• Thank you for contributing - nice to have an accountant who knows the topic chime in.
  • I agree with everything you said except that it isn't immoral. I think it's highly immoral to build your business on American infrastructure and then find loop holes so you don't have to give back to that infrastructure that helped you become highly successful. Is it illegal? Technically not. Is it immoral, definitely
  • Tax evasion is illegal. Tax avoidance is not only legal, but just common sense. When you file your income taxes, how do you decide whether to itemize or take the standard deduction? If you use common sense, you decide based on which gives you the greater deduction. This is tax avoidance in one of its simplest forms. Are you immoral because you itemize in order to reduce your tax liability? Or does this only apply to businesses? Or maybe just large business? On second thought maybe just to businesses grossing over $1 Billion? Or only when you avoid more than $10 million in taxes? At what point does the argument that tax avoidance is immoral kick in? Seriously, I'd like to know when you feel tax avoidance becomes immoral.
  • Tax avoidance becomes immoral once you start creating dummy tax shelters over seas to hide the amount of money you make. Or create a dummy company in Ireland that isn't an American company OR an Irish company so you don't have to pay taxes in either. Come on, I don't think I'm being that much of a dick to say we need to restructure our tax code to not allow companies like Apple to avoid paying a reasonable percentage of their profits.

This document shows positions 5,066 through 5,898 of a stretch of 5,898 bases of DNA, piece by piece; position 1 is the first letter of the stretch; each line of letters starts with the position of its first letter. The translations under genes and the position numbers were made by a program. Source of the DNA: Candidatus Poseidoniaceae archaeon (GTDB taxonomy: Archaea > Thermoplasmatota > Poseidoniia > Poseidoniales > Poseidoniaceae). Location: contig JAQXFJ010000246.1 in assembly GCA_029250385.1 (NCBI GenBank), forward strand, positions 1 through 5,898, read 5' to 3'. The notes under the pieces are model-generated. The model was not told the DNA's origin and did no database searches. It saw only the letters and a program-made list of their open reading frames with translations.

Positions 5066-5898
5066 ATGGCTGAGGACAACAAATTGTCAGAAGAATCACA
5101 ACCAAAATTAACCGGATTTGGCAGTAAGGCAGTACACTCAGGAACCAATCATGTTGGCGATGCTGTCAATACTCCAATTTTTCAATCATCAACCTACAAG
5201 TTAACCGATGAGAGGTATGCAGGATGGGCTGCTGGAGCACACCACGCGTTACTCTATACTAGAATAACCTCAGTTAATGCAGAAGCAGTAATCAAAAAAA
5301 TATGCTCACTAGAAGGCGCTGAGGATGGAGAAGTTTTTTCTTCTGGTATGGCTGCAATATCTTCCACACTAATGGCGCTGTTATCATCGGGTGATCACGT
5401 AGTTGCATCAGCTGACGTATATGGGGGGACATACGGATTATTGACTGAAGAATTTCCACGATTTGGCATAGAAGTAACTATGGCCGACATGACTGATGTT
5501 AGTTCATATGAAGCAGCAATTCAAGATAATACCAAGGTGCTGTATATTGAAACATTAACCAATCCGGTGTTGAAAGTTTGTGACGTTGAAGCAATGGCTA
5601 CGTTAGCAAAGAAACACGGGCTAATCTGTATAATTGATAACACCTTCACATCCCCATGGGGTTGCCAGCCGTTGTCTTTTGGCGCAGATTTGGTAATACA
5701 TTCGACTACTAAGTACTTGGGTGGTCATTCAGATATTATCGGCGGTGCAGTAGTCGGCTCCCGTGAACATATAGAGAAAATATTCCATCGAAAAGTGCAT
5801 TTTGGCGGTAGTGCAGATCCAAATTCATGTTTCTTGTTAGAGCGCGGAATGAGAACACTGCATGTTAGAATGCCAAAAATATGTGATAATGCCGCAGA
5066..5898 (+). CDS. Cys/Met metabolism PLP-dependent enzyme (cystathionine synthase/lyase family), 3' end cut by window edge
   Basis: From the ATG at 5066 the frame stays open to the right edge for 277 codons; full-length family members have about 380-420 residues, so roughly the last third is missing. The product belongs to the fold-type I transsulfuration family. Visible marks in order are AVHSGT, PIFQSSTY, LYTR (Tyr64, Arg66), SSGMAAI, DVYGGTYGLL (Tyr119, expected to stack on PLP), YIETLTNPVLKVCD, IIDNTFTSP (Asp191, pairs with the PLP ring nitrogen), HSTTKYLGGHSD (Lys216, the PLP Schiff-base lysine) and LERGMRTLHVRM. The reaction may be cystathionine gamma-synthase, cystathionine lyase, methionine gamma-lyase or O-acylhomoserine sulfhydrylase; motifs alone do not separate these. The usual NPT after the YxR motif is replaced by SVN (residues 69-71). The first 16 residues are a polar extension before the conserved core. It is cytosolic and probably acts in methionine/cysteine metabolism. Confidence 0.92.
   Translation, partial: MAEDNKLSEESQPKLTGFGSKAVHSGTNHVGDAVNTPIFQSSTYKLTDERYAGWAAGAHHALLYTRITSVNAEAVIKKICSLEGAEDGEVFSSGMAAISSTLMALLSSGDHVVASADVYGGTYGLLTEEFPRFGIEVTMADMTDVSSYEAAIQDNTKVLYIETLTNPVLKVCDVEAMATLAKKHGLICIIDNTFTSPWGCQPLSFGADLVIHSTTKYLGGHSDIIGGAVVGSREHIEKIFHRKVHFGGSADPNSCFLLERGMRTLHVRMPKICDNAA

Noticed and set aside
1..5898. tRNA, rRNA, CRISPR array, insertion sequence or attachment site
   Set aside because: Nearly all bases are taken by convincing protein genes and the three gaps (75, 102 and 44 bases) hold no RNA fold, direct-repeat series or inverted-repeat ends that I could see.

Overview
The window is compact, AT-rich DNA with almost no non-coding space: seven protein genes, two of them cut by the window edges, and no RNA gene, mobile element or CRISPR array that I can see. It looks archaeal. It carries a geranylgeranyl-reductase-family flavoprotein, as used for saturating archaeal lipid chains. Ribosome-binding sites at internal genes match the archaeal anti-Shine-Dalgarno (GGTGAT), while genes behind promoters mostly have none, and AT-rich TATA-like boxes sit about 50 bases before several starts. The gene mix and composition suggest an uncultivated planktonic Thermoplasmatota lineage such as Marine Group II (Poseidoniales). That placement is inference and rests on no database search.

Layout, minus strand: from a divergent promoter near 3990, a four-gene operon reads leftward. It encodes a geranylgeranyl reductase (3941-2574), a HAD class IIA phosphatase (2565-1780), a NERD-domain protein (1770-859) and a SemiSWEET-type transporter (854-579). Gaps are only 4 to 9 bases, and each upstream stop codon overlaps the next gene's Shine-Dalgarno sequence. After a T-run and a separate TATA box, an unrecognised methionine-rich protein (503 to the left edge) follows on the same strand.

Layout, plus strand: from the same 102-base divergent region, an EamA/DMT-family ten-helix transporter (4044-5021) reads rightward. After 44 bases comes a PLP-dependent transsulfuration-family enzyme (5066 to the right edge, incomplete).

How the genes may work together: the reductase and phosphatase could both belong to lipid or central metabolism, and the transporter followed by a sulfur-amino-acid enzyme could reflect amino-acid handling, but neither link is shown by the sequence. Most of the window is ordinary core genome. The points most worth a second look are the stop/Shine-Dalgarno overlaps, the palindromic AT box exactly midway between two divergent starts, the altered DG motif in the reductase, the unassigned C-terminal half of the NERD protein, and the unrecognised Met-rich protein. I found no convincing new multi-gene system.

• Apple and other companies should move everything back to America, where they belong. It would be nice to have a truly American company, with American workers.
  • @pappy53 cost of operations in america is way too much for any tech company to make any product and earn a decent profit.
  • True enough. I read a study comparing the cost of a China made iPad 2, about $335 with a gross margin of 54% for Apple, against a $617 American made iPad 2, with a gross margin of 15.25%, assuming same sale price. I guess Apple would just increase the final price to keep its margins high.
  • thats because of high labour costs and component cost in the US.
  • yeah sad on those people that want a wage they can live an eat off of.
  • But it would give hundreds or thousands of American workers jobs, which would be more money in the economy, and more taxes collected. Sure, Apple would probably be at a 15-20% profit instead of 55%, but they could live with that. Same thing with Motorola etc. The only tech companies that should be sending their jobs and manufacturing overseas is Samsung, HTC, LG, Nokia...........:)